Calling All Unused Cell Phones: It’s Time To Recycle
Does your company have a collection of old cellular phone piling up in a storeroom or maybe lying around in individual desk drawers? Throwing out old cell phones is harmful to the environment. But now, companies can clean out that wireless trash while benefiting their community as well as the planet.
ReCellular Inc., a partner of the Cellular Telecommunications and Internet Association, is the largest recycler and reseller of used wireless phones. The organization collects phones through their Donate a Phone program. Companies donate their old and unused phones and accessories and in return receive a check to donate to a non-profit organization of their choosing. Donate a Phone accepts any hand-carried (not vehicle installed) cellular phone, battery and charger. New models can yield $10 per phone, while older models typically earn between $1 and $3 dollars for the charity.
Ready To Go Gmail?
Not all small businesses have a domain-name e-mail service for their company. Instead, they rely on Microsoft’s Hotmail, or other e-mail services such as AOL or Yahoo! to deliver and receive electronic messages. But later this year, companies may have one more option — Google’s Gmail.
Google has created controversy lately during their test run of the new e-mail service. Gmail offers users one gigabyte of storage space free — that’s 500 times more space than Hotmail. The catch? The large amount of space will be paid for by advertising derived from keywords in the messages themselves. The text ads then appear alongside the message, similar to ads on the Google Web page. This feature has created an uproar regarding privacy concerns.
While e-mail message scanning is not new, Gmail would be the first service linked to commercial products — something business owners may want to think about before they sign up. Do they want a message to their client to appear along with an advertisement for mops and brooms, or worse, a competitor?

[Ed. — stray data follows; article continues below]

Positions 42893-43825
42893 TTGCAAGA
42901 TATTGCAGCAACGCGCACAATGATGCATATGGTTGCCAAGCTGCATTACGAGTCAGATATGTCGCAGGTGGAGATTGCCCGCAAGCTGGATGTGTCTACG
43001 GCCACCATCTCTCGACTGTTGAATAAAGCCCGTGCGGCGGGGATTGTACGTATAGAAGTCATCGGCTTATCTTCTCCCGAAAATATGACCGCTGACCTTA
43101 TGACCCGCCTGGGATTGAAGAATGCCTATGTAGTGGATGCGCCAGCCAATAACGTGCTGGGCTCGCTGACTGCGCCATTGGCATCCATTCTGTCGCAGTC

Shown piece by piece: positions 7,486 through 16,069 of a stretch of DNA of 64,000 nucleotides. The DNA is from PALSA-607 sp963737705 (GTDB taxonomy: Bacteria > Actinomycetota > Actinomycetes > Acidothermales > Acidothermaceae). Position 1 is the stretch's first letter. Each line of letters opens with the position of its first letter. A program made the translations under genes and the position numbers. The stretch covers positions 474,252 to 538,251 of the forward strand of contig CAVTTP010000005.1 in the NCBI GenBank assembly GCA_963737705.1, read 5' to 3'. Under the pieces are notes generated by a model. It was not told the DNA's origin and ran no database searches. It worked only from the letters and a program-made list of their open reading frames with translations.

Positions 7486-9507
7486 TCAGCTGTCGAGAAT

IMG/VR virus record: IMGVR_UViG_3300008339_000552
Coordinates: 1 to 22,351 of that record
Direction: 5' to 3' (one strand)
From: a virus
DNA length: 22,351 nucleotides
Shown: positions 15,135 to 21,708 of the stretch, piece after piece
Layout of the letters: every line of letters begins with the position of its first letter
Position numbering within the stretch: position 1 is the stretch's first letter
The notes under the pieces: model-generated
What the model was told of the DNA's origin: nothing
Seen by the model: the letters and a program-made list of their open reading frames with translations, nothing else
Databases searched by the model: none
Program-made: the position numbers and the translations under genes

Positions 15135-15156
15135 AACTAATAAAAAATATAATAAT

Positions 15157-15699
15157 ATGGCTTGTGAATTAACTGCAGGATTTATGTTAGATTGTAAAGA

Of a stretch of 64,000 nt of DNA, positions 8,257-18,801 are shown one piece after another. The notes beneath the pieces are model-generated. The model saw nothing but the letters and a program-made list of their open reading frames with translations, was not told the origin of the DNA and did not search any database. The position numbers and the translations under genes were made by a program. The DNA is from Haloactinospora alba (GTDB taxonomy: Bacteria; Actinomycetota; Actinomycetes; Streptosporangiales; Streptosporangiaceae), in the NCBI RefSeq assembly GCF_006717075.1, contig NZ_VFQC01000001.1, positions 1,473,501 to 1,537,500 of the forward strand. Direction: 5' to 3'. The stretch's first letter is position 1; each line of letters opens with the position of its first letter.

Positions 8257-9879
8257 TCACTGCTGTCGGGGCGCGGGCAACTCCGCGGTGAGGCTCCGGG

Another feature not receiving press, however, is the ability to search stored messages — a useful tool considering the number of messages user can store over the months and years.
President Bush is asking Congress to keep broadband Internet service permanently tax-free. Bush identifies the need for broadband for entrepreneurs and those looking to become one. He aims to have broadband accessible and affordable for all by 2007.
Utah Gov. Olene S. Walker has signed the nation’s first anti-spyware law prohibiting computer software that is installed without the user’s consent. California, Iowa and Virginia are considering legislation against spyware as well.
Spyware is software that appears on a computer unannounced, typically when the user signs up for free service or information from Web sites. The software can produce distracting pop-up ads, record Internet use and can force PCs to become sluggish.
In March, Microsoft Corp., AOL, Yahoo! Inc. and Earthlink filed the first lawsuits under the CAN-SPAM Act. Can Spam allows e-mail service providers to sue for $25 to $100 for each piece of spam. The act went into effect Jan 1.
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